Secondly, present them with information about your industry or profession through a constituency lens. Data on economic contribution, numbers of jobs, or simply just displaying information about member companies and facilities could help parliamentary candidates understand the value of your industry.

Thirdly, set up member site visits for parliamentary candidates. Allied with photo opportunities for the local press, site visits can be a win:win opportunity for associations and their members.

Unlike in 2017 and 2019, we have the benefit of time to prepare for a general election – it being anything from 5 to 11 months away.

With the level of change coming to Westminster, associations that use this time to invest in relationships with parliamentary candidates, are going to have a real advantage once the next parliament opens for business.


Nathan Coyne is the managing director of Polimapper.

Polimapper has published the first in-depth study into the characteristics of the 275-strong prime candidate pool, from which our new MPs will be drawn. Download the white paper at: http://www.polimapper.co.uk/class-of-24


Chart 1 – Voting intention since 2020

Chart 2 – gender split of prime candidates by party

By Lisa Jones, Corporate Partnerships Lead at Women on Boards

Recently I had the pleasure of partnering with TAF and hosted an event looking at Why Diversity Matters. We covered a lot of ground in the talk and I’m pleased to share the highlights with you:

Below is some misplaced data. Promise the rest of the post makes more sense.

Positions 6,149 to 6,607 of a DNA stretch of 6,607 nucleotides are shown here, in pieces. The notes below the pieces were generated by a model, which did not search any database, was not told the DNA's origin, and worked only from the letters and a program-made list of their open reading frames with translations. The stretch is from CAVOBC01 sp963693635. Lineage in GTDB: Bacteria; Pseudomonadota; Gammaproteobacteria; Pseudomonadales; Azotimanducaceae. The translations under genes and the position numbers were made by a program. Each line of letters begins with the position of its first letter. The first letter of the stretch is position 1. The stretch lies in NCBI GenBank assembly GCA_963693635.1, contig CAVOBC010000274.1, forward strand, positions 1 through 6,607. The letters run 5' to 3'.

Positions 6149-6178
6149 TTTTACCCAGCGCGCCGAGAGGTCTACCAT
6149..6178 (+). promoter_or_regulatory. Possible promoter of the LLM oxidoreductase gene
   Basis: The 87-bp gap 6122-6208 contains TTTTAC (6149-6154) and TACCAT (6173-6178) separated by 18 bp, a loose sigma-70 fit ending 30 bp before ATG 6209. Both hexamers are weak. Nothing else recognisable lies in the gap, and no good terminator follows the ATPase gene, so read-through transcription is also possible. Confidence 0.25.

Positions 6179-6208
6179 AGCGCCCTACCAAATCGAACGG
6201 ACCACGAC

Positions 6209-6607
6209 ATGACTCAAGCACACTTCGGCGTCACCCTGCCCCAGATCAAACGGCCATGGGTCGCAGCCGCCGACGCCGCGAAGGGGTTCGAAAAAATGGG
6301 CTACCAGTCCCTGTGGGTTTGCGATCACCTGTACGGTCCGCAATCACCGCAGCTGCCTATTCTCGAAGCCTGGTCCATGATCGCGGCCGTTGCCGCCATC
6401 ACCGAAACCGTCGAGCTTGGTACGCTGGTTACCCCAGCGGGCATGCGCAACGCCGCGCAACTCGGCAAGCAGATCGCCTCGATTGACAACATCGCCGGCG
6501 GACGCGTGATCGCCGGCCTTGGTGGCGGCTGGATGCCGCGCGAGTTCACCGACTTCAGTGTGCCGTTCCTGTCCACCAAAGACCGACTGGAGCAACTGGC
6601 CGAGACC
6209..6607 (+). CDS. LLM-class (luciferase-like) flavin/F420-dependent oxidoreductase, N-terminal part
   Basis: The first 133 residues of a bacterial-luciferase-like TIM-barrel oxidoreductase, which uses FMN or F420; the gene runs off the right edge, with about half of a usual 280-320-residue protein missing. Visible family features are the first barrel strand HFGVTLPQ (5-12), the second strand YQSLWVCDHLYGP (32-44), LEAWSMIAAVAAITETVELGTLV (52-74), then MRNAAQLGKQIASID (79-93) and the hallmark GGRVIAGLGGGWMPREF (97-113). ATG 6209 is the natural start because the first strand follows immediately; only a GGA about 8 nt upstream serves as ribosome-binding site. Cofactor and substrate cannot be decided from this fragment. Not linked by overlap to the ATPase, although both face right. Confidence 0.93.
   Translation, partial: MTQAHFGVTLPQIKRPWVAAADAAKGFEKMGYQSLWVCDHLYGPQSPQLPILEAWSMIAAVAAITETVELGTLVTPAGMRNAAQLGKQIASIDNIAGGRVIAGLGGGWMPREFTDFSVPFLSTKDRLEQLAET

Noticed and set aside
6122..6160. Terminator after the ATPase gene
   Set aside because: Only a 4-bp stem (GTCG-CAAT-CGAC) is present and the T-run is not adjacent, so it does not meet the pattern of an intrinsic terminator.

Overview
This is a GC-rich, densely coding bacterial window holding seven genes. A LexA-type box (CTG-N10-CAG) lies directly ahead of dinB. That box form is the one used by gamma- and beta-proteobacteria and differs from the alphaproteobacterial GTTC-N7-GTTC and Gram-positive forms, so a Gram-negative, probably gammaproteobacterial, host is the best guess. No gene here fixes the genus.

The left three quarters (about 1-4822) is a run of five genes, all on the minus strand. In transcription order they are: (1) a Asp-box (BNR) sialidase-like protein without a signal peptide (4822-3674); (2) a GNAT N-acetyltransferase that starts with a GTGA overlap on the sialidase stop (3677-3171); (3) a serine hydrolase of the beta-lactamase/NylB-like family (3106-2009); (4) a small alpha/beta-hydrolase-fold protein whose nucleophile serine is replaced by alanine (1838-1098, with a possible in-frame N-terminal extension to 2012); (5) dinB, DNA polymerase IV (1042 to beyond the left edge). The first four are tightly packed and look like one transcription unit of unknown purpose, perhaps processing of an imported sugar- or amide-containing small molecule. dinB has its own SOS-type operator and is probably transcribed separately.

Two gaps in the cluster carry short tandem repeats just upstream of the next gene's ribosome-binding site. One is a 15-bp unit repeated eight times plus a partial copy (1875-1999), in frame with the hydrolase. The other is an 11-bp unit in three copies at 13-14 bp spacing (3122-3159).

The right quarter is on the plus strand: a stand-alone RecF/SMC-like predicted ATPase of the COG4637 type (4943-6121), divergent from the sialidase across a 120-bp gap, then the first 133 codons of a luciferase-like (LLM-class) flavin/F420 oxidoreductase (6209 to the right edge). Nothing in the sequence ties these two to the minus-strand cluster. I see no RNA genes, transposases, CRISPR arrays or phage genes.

The importance of a diverse workforce

Diverse teams perform better. We need teams of people with different views and lived experiences who ask difficult questions and challenge our biases. We need teams that reflect the society we sell to or serve. Why?

  • Diversity confers expertise. Most of us are happy to listen to an IT expert regardless of their background. 
  • Diversity enables innovation – Different people hear and see different things.  By bringing together a wide range of perspectives, you achieve new and better ideas.
  • Diversity enables problem-solving Watch the film The Imitation Game about Alan Turing. Diverse teams also change the way you think! 

What issues surrounding diversity need to be addressed?

Diversity is not impactful without inclusion. Diverse teams are more complicated to manage, particularly for leaders not tuned in to working with different groups. They must understand individuals and their backgrounds and accept that people who are not like them think and work differently.